Bengt O. Muthen posted on Sunday, April 17, 2011 - 11:31 am
And how many items do you have?
 Kurt Beron posted on Sunday, April 17, 2011 - 12:01 pm
Bengt,

I have 18 indicators for one latent variable and 8 for the second in one time period, and then I have the same setup for a different time period, and then I constrain across time periods. For example, the actual code for the constrained model is

socvic9 by bb2seq2* bb2seq3 bb2seq6 bb2seq14 bb2seq16 bb2seq17 (1-6)
bb2seq21 bb2seq23 bb2seq25 bb2seq26 bb2seq28 bb2seq29 (7-12)
bb2seq31 bb2seq32 bb2seq34 bb2seq37 bb2seq39 bb2seq40 (13-18);

ovrtvic9 by bb2seq5* bb2seq8 bb2seq10 bb2seq12 bb2seq19 bb2seq24 (19-24)
bb2seq27 bb2seq41 (25-26);

socvic9@1;
ovrtvic9@1;

socvic10 by tcbb32* tcbb33 tcbb36 tcbb314 tcbb316 tcbb317 (1-6)
tcbb321 tcbb323 tcbb325 tcbb326 tcbb328 tcbb329 (7-12)
tcbb331 tcbb332 tcbb334 tcbb337 tcbb339 tcbb340 (13-18);

ovrtvic10 by tcbb35* tcbb38 tcbb310 tcbb312 tcbb319 tcbb324 (19-24)
tcbb327 tcbb341 (25-26);

socvic10@1;
ovrtvic10@1;
 Kurt Beron posted on Sunday, April 17, 2011 - 12:04 pm
And one addendum to the previous post is that this is my test file - which still works with wlsmv but doesn't with ulsmv. However the one that is the time consuming one has this over five time periods, not just two.

Thanks.
 Bengt O. Muthen posted on Sunday, April 17, 2011 - 2:22 pm
So with 5 time periods you have 10 factors and 130 categorical items. That's a tough model to fit in either WLSMV or ML (which is also available in Mplus). WLSMV takes a long time due to the large weight matrix for many variables and ML takes a long time due to the numerical integration over 10 dimensions. With ML, Monte Carlo integration could possibly be used but LRT testing is problematic with Monte Carlo due to only approximate loglikelihoods.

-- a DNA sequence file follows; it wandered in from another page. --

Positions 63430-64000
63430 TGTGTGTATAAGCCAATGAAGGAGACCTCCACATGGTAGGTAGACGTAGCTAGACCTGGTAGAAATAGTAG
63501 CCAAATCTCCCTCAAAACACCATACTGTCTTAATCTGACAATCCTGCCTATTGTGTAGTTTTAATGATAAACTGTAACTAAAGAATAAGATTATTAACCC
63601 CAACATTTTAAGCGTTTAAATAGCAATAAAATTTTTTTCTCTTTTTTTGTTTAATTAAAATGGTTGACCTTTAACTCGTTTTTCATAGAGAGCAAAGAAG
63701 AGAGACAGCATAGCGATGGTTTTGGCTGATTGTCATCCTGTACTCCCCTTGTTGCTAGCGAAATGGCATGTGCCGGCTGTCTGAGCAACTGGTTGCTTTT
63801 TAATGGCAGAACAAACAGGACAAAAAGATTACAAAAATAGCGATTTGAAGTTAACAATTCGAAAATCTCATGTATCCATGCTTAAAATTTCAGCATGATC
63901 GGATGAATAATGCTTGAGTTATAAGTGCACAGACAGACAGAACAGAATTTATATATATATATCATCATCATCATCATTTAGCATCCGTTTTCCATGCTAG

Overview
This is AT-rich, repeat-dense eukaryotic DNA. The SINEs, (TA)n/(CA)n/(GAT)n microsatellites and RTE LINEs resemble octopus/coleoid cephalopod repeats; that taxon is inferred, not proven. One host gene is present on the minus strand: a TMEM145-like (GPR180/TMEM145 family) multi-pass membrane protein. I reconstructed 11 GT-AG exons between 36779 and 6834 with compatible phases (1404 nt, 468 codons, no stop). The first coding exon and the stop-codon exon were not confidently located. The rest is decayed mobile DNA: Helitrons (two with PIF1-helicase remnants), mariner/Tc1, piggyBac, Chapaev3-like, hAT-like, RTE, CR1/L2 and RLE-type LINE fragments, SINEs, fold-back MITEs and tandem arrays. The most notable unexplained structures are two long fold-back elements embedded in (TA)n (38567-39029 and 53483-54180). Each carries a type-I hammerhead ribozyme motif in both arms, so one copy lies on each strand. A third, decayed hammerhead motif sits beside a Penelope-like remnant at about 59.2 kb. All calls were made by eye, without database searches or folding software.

I don't think ULSMV helps here given that you need DIFFTEST. In version 6.1, ULSMV is inadvertently shut off in connection with DIFFTEST (which will be fixed in the new 6.11 version coming shortly), but my testing of a 72-item example shows that ULSMV isn't faster than WLSMV. This is because you can't use NOSERR and NOCHI since you need "TECH3-type" information for the second step of DIFFTEST.

I guess I would try WLSMV and not work with all 5 time points together in order to reduce the size of the problem.
 Kurt Beron posted on Sunday, April 17, 2011 - 2:48 pm
Thanks, Bengt. I have worked on cutting the problem into pieces but wanted to make sure the DIFFTEST issue with ULSMV wasn't suggesting some other issue I needed to be aware of. With your information I'll keep going with the current splitting process and not worry about 6.11 fixing the "feature" of 6.1.

Thanks again.